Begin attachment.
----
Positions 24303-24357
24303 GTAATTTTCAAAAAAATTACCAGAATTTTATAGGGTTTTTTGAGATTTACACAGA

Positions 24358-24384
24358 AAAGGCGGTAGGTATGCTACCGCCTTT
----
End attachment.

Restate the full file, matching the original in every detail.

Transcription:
Positions 24303-24357
24303 GTAATTTTCAAAAAAATTACCAGAATTTTATAGGGTTTTTTGAGATTTACACAGA

Positions 24358-24384
24358 AAAGGCGGTAGGTATGCTACCGCCTTT